Michael N. Ceo, M.A. Home     Published Articles
        Licensed Professional Counselor Biography          Contact

Coaching for Life: Anger relationships and health

By Michael Ceo



I would like to invite you to look at anger differently. While most of us regard angry feelings as bad and something to be avoided, there is much to be gained from learning to give and receive anger. Couples and families who have developed resources to productively talk over resentments, annoyances and behaviors that trigger angry feelings are stronger and come to relationships more competently. This may be so because they accept a broader range of what it means to be human. Learning to “do anger” also conveys mutual respect. It avoids the harmful and undermining indirect expressions of anger that lead to more trouble in the form of unresolved conflict and buried resentments. When the only outlets for anger are indirect or shadowy, the resulting undercurrent of tension can eat away at relationships. It is this “slow burn” anger that is so damaging to our health.


If the only outlets for anger are indirect, then physical, emotional and behavioral symptoms destructively become the language of our anger.


Indirect anger sends a message of hopelessness that the original problem will never be addressed, let alone resolved. Symptomatic anger becomes calcified and disconnected from our awareness, making it difficult to decipher and recognize as anger.


Much of the dysfunctional acting out behaviors that people demonstrate around us reflect indirect anger.


There is an important distinction to be made between anger and hostility. The goal of anger is to send a protective message that we experience some behavior as threatening, wrong or hurtful to us. The goal of hostility is to hurt or demean someone. Hostility is abusive and always destructive.


One way to understand anger is to imagine an anger scale or spectrum with internalized anger at one extreme and outwardly expressed aggression at the other. The ultimate form of internalized anger is suicide, while at the other extreme is aggression and homicide. In the middle is assertiveness. This is a communication style that expresses anger in a socially acceptable and more productive manner. Learning assertiveness skills is what to strive for.


On the internalized anger end of the spectrum, look for headaches, hypertension, irritability, alcohol abuse, self-mutilation, marital affairs, depression and other symptoms.


On the aggression end of the anger spectrum, look for behaviors invested with anger, such as conduct disorder, verbal abuse, vandalism, spouse battering, road rage and other anti-social behavior. Not surprisingly, people with violence problems are typically poor communicators who are overwhelmed with feelings that provoke a sense of powerlessness. They experience themselves as stuck or misunderstood and resort to lashing out.


The first step in anger communications is to let the angry person know how important it is that you understand what they feel so strongly about. This sends them a reassuring signal from you that they are not crazy or imagining something. Signal them that you care enough to listen to them. .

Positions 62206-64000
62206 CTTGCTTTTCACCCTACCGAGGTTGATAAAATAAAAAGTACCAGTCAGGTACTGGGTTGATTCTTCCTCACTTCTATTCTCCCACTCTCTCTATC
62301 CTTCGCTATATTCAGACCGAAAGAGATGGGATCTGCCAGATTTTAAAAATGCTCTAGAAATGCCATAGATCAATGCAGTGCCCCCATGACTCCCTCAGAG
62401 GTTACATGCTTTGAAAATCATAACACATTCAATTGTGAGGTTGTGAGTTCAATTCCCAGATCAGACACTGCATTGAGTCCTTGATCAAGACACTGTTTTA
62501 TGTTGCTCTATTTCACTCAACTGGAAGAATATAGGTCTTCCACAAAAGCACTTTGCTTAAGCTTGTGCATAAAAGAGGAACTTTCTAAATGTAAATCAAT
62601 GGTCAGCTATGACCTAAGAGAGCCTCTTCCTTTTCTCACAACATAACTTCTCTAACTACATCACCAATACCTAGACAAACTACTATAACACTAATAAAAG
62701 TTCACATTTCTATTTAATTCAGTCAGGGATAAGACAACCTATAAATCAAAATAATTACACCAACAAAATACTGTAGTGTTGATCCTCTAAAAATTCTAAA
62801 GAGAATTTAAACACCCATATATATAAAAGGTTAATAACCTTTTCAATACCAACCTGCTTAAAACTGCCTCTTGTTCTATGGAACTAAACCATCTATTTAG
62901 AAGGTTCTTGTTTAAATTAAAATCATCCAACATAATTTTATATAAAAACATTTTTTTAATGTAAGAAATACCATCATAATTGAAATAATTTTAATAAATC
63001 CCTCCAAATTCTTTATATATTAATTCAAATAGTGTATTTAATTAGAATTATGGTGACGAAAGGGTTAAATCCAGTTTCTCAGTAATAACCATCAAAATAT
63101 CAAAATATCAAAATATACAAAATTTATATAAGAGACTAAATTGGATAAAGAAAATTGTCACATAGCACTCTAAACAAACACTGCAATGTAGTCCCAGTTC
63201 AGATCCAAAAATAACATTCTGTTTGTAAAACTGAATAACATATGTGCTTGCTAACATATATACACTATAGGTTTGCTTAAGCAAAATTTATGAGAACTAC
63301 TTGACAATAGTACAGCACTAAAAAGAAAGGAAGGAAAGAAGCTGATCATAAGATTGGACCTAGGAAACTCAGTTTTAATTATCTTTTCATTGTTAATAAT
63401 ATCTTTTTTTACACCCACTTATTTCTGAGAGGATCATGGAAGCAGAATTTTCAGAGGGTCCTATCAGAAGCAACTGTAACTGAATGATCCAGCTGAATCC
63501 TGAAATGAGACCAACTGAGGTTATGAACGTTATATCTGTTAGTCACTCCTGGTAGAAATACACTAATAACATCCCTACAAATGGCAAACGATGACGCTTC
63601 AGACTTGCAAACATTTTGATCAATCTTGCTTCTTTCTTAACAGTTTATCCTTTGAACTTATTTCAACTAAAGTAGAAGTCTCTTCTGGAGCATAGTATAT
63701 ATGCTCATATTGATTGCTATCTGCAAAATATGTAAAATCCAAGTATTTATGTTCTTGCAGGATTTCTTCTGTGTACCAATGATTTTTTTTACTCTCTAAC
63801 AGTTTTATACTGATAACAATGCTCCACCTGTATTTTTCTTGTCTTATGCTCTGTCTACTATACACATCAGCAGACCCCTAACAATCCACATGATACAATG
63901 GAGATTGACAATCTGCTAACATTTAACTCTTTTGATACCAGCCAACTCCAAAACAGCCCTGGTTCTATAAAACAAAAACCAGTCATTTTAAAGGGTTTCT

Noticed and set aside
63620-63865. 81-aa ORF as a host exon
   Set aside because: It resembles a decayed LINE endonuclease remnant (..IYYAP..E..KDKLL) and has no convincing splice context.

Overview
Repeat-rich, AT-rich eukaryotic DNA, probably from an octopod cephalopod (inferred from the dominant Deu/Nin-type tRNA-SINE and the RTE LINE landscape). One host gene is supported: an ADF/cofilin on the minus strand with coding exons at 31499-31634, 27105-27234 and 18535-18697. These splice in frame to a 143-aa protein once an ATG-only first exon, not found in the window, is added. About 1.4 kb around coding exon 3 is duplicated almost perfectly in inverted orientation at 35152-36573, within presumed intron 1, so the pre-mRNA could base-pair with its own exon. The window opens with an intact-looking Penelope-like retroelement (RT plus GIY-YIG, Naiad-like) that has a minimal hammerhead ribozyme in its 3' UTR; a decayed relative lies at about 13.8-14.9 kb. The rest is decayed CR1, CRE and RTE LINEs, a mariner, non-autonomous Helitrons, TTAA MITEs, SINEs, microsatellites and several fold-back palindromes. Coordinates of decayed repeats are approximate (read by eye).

Once you let the angry person know that they have your utmost attention, try and get him or her talking about what is really bothering them. Most likely you will start hearing about some perceived threat or loss that you can deal with constructively together.


Practicing anger communication in your marriage and family actually leads to less anger and more productive dialogue and conflict resolution. If people get the message that they don’t have to turn up the volume to be heard or have their concerns taken seriously, they learn to trust more. Anger communications should be taught in schools as a life skill. By learning these skills we invest in ourselves and our loved ones.

The do’s and don’ts of anger communication


Validate another’s anger. Say, for example, “Its important to me that I understand what you are feeling so strongly about.” Or, “tell me what’s bothering you.” The angry person might escalate momentarily but will calm down at seeing your seriousness and caring.

Grow your anger vocabulary. It can be beneficial to learn to grade anger by using words like ticked off, annoyed, resented, miffed, enraged, furious, outraged, etc. Try using lines like “I can see you are quite enraged about this.” Or, “You seem miffed.”

Link feeling with behavior. Try and link an angry feeling with a behavior such as “When you didn’t call, I felt annoyed at being kept waiting.” Or, “I felt enraged when my boss turned down my vacation request.”

Diagnose the threat. Once the anger has subsided, try and clarify what underlying events or feelings triggered the anger. Convey to the angry person that you are concerned and care. This is the beginning of conflict resolution.

Do an autopsy on the argument. After the smoke has cleared, go back and clarify what each of you were “really” feeling before and during the conflict.


Don’t deny anger. Never tell an angry person, “Don’t be angry.” Or, “It’s in your imagination.” Denying someone’s anger is an invitation for it to escalate.

Don’t walk away. With the exception of abuse, try and lovingly engage the angry person rather than abandon him or her.

Don’t endure abuse. Learn to set limits with someone who behaves abusively. Have an escape plan if you are threatened. Name calling, intimidation, criticism, put down talk are examples of hostility.

Don’t avoid getting help. If you suspect hostility or abuse, contact a counselor or health-care professional. If you are threatened, contact the police.